33. 33. Rwanda Turengere Abana Expenditure Category Costs from FXB Total % Supervision $ 160,948 44.7% Direct Supervision $ 100,504 Supervision Cascade $ 60,4424 Training $ 32,092 8.9% CW Training $ 28,907 Staff Training $ 3,185 Training Support Travel/Transportation $ 80,682 22.4% Field Staff and CW $ 19,851 Other Travel/Supervision Cascade $ 47,642 M&E Travel $ 13,189 CW Support $ 4,144 1.2% CW Stipends and Materials Printing of Tools $ 4,148 Monthly Meeting costs Communication Costs Other Costs $ 80,479 22.3% M&E Support $ 1,776 Labor and Personnel General $ 76,366 Non-CM Specific Office Support $ 4,112 Total Cost of Case Management $ 360,120 22% Annualized Cost (4.75 years) $ 76,621 Cost per Beneficiary $ 21.96
  34. 34. Tanzania Kizazi Kipya Expenditure Category Pact HQ JSI Pact CBOs Total % Supervision $ 401,097 5.1% Direct Supervision $ 123,596 Supervision Cascade $ 131,270 $ 146,231 CM & Related Training $ 4,482,213 56.8% CW Training $ 3,608,149 $ 212,786 Staff Training $ 49,773 $ 154,528 $ 319,178 Training Support $ 116,138 $ 21,661 Travel/Transportation $ 432,646 5.5% Field Staff and CW $ 94,952 Other Travel/Supervision Cascade $ 229,824 $ 107,871 CM and CW Support $ 1,103,369 14.0% CW Stipends and Materials $ 782,850 Printing of Tools $ 25,082 $ 104,968 $ 67,296 Monthly Meeting costs $ 3,134 CW Identification Costs $ 73,872 Beneficiary Identification Costs $ 8,631 Communication Costs $ 37,537 Other Costs $ 1,468,364 18.6% M&E Support $ 33,942 Labor and Personnel General $ 465,901 $ 243,719 Non-CM Specific Office Support $ 195,030 $ 529,773 Total Cost of Case Management $ 7,887,689 41.1% Annualized Cost (1 year) NA Cost per Beneficiary $ 15.98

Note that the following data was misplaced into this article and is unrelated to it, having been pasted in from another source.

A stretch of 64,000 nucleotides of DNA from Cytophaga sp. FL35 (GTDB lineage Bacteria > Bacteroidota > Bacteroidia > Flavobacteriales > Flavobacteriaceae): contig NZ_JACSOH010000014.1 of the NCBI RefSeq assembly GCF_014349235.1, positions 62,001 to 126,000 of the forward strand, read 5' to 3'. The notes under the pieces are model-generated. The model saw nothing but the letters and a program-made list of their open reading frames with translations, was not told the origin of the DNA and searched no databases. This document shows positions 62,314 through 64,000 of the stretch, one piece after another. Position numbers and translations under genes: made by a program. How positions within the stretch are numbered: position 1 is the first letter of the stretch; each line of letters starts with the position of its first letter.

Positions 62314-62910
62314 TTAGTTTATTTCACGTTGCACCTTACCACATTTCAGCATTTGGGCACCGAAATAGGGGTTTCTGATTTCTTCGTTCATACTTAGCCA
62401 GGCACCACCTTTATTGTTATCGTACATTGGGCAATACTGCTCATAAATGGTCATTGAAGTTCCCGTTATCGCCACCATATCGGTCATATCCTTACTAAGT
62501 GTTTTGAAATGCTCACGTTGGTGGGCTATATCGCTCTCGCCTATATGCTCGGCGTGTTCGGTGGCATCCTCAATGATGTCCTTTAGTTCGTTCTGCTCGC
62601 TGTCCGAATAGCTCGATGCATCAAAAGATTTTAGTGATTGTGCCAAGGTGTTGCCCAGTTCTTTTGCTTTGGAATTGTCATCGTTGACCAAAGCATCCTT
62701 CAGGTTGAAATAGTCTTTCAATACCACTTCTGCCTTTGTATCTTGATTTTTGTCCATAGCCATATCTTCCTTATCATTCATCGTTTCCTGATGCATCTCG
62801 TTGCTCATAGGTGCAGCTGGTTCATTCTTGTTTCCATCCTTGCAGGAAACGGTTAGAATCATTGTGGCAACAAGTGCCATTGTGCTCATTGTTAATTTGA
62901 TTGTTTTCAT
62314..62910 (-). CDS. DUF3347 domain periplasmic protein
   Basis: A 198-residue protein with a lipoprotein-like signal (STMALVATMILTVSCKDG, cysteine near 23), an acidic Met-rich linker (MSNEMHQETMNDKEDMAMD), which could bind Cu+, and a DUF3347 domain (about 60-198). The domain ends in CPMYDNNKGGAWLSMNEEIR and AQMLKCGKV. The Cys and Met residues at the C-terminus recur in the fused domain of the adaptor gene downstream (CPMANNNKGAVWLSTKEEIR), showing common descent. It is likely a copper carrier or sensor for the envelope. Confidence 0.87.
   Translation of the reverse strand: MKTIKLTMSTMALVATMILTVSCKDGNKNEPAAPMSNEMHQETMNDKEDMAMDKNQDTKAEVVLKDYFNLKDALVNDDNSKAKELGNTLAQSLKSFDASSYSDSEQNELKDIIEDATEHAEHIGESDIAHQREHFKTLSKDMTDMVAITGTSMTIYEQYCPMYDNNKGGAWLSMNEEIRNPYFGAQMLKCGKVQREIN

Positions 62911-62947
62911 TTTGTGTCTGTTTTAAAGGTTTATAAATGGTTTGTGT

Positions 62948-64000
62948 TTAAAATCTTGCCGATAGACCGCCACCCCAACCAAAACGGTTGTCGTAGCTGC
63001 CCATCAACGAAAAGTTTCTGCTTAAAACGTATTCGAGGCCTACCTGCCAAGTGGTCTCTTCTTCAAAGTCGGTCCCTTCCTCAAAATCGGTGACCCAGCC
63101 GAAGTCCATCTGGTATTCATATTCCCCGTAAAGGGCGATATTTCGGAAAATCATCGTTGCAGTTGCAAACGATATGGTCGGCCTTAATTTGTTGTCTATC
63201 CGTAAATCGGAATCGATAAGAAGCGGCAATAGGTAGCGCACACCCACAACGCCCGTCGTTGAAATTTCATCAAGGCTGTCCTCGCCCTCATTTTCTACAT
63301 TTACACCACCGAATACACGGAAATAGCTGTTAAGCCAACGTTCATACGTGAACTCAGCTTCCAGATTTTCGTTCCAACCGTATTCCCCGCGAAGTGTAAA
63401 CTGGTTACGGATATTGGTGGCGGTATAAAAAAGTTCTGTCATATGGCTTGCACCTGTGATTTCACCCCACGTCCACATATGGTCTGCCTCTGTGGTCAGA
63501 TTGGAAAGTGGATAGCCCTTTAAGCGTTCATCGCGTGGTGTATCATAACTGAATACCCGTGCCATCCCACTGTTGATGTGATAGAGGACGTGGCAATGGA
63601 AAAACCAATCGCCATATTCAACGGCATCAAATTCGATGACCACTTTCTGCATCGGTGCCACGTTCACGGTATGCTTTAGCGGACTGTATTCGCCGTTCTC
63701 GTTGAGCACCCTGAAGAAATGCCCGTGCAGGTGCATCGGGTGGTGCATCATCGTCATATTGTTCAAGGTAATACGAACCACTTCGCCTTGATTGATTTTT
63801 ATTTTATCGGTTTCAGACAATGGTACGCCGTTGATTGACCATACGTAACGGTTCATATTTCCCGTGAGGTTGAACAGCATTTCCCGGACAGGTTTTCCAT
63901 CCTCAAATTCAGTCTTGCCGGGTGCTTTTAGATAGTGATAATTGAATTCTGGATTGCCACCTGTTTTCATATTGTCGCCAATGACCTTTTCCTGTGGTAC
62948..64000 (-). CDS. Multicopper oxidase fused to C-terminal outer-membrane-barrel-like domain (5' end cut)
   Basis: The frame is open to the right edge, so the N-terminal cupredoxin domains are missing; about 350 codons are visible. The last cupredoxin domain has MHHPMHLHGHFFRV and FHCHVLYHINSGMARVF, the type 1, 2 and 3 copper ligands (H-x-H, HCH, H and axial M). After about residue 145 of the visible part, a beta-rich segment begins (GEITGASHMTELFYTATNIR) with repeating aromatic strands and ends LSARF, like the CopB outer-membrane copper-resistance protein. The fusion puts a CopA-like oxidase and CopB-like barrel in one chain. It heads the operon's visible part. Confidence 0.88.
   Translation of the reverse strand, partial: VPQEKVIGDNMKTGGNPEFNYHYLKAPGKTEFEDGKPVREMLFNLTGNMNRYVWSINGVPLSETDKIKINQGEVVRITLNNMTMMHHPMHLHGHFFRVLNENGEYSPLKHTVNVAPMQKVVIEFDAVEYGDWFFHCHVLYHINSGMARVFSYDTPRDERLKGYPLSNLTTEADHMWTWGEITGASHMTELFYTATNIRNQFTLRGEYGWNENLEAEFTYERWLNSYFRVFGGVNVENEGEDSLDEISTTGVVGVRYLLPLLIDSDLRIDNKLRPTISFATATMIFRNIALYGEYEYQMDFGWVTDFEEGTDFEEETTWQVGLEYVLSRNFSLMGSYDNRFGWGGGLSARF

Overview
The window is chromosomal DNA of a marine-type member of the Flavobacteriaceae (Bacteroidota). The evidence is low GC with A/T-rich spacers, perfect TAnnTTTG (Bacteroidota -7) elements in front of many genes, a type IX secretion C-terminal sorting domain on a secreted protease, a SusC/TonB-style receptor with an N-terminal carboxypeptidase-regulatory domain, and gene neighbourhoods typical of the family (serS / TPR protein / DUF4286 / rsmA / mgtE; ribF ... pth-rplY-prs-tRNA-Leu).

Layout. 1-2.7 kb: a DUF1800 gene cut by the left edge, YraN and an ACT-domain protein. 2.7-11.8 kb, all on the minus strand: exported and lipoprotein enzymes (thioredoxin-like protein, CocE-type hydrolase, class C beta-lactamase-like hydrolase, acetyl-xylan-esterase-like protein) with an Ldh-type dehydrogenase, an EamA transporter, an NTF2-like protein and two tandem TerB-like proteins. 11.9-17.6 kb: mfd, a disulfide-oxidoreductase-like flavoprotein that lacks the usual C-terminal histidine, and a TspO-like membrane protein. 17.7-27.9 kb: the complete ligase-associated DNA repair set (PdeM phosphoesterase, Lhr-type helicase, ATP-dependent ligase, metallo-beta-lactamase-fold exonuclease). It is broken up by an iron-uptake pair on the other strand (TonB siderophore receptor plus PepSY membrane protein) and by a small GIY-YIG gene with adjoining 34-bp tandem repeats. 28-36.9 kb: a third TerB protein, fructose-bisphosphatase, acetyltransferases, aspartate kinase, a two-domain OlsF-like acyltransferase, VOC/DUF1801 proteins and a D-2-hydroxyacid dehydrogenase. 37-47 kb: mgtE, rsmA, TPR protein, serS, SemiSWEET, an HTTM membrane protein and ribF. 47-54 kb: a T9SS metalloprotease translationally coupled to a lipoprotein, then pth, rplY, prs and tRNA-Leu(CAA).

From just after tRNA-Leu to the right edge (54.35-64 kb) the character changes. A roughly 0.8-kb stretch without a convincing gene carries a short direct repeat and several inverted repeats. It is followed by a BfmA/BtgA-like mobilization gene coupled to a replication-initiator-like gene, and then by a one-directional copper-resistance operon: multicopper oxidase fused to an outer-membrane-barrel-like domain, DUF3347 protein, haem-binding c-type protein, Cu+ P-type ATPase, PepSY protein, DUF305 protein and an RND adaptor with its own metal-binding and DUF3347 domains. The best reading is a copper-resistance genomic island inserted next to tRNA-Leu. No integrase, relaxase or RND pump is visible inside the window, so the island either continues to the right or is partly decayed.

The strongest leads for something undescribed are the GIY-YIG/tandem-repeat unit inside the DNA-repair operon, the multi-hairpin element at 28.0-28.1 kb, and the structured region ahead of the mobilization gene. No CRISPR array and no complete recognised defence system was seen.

35. 35. Uganda Better Outcomes Expenditure Category Cost from WEI Costs from Partners Costs from CSOs Total % Supervision $ 545,848 10.4% Direct Supervision $ 14,621 $ 80,303 $ 88,934 Supervision Cascade $ 210,054 $ 86,063 $ 65,873 CM & Related Training $ 437,834 8% CW Training $ 101,707 $ 274,928 $ 3,012 Staff Training $ 20,296 $ 1,289 Training Support $ 7,868 $ 22,641 $ 6,092 Travel/Transportation $ 284,448 5.4% Field Staff and CW $ 95,449 $ 51,305 Other Travel/Supervision Cascade $ 137,694 CM and CW Support $ 1,863,816 35.6% CW Stipends and Materials $ 124,182 $ 120,558 $ 191,578 Printing of Tools $ 15,922 $ 6,610 $ 19,822 Monthly Meeting costs $ 121,600 $ 3,904 $ 4,529 Identification Costs $ 671,598 $ 3,612 Referral Costs $ 49,175 $ 124,232 $ 302,332 Communication Costs $ 79,557 $ 17,127 $ 7,478 Other Costs $ 2,102,297 40.2% M&E Support $ 135,363 $ 45,783 $ 67,833 Labor and Personnel General $ 606,708 $ 553,321 $ 157,477 Non-CM Specific Office Support $ 412,264 $ 66,314 $ 57,234 Total Cost of Case Management $ 5,234,244 55% Annualized Cost (2.5 years) $ 2,093,697 Cost per Beneficiary $ 47.38